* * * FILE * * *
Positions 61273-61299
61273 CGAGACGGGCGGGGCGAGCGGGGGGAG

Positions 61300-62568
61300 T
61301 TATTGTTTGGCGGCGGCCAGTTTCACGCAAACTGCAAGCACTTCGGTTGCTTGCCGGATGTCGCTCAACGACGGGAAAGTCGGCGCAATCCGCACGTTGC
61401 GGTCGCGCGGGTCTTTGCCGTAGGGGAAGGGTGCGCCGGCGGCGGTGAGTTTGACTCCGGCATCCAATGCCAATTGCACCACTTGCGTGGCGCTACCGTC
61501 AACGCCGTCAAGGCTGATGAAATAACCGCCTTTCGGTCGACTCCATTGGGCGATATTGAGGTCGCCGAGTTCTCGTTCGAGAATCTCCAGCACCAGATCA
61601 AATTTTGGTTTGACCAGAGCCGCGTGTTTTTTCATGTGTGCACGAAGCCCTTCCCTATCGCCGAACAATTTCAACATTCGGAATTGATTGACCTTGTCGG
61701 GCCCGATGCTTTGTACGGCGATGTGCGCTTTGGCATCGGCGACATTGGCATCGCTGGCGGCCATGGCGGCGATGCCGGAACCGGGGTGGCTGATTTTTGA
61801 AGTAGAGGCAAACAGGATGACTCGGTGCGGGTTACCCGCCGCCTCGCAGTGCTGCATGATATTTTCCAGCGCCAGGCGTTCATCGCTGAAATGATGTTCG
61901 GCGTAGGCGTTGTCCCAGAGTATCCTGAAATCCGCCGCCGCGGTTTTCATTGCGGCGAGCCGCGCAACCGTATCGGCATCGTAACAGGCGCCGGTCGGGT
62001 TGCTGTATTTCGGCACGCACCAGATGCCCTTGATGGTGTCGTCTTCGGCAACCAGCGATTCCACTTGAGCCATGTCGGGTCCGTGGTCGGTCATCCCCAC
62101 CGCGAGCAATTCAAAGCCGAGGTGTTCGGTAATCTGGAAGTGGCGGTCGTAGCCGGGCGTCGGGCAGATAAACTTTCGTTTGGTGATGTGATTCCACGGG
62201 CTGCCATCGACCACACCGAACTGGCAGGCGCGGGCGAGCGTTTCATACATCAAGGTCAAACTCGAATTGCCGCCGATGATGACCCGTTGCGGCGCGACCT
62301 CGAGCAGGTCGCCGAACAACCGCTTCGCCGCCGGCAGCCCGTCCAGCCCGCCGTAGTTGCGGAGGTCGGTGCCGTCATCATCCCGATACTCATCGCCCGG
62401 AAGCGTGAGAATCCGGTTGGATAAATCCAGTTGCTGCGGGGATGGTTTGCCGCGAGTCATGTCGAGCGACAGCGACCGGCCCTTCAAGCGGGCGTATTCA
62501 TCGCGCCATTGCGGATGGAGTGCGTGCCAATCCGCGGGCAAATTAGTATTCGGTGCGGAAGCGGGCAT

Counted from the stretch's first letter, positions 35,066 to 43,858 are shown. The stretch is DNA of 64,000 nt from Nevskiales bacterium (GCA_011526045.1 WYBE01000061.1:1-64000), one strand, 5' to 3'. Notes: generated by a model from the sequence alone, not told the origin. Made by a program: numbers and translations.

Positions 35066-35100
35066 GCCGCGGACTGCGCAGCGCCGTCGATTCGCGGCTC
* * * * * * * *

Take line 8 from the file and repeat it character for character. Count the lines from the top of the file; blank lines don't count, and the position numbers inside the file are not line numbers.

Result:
61601 AATTTTGGTTTGACCAGAGCCGCGTGTTTTTTCATGTGTGCACGAAGCCCTTCCCTATCGCCGAACAATTTCAACATTCGGAATTGATTGACCTTGTCGG